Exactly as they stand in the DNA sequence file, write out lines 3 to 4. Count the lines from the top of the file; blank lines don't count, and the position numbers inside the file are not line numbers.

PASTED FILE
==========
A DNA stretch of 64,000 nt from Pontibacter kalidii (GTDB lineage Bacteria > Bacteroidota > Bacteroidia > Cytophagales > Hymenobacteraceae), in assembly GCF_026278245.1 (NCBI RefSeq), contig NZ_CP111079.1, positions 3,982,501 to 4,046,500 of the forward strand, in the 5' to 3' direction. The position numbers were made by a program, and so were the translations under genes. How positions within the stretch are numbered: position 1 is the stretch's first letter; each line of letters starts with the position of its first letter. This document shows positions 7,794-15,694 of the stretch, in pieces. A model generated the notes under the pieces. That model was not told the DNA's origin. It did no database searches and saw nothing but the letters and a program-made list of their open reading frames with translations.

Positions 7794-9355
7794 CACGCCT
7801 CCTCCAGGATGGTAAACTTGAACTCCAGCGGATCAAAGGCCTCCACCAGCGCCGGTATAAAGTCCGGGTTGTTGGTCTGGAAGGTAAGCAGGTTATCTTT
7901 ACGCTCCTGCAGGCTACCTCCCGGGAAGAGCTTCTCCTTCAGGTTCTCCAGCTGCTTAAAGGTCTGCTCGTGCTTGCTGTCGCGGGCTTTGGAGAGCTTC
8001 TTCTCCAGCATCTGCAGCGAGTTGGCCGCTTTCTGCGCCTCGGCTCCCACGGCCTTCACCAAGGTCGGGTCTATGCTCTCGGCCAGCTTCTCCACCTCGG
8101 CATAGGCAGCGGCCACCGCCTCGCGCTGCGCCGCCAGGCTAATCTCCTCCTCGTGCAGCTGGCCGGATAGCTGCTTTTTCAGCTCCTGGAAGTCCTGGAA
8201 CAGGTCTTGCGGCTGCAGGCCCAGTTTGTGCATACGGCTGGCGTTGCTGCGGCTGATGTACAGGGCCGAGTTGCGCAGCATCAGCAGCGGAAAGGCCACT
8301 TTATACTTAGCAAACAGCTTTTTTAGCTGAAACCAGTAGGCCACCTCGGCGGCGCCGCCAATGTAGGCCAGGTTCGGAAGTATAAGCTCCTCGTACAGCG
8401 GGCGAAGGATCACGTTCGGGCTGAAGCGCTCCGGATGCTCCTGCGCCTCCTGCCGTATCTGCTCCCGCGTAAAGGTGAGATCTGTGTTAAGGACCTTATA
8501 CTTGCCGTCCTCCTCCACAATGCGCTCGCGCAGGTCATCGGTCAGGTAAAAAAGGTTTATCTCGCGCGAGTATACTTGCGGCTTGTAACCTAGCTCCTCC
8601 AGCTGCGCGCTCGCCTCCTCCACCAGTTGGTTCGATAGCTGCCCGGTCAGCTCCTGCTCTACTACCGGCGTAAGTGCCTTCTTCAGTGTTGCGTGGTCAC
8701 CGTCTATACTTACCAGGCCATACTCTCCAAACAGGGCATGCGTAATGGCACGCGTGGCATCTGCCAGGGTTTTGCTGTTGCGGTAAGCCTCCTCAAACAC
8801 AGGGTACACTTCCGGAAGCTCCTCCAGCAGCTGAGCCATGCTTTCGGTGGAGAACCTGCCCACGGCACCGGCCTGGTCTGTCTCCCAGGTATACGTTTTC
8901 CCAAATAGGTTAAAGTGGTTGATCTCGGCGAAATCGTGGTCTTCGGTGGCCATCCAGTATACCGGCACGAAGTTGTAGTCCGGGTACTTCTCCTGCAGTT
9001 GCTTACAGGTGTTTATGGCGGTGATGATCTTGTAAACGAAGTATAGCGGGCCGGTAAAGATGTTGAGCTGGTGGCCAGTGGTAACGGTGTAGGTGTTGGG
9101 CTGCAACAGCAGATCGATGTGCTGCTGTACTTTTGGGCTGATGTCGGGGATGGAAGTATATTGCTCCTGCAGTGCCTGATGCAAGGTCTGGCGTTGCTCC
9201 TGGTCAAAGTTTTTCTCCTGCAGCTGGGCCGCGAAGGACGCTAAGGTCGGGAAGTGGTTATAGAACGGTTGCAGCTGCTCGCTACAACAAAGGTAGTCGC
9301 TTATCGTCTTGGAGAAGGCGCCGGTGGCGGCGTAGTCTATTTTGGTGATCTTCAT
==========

7794 CACGCCT
7801 CCTCCAGGATGGTAAACTTGAACTCCAGCGGATCAAAGGCCTCCACCAGCGCCGGTATAAAGTCCGGGTTGTTGGTCTGGAAGGTAAGCAGGTTATCTTT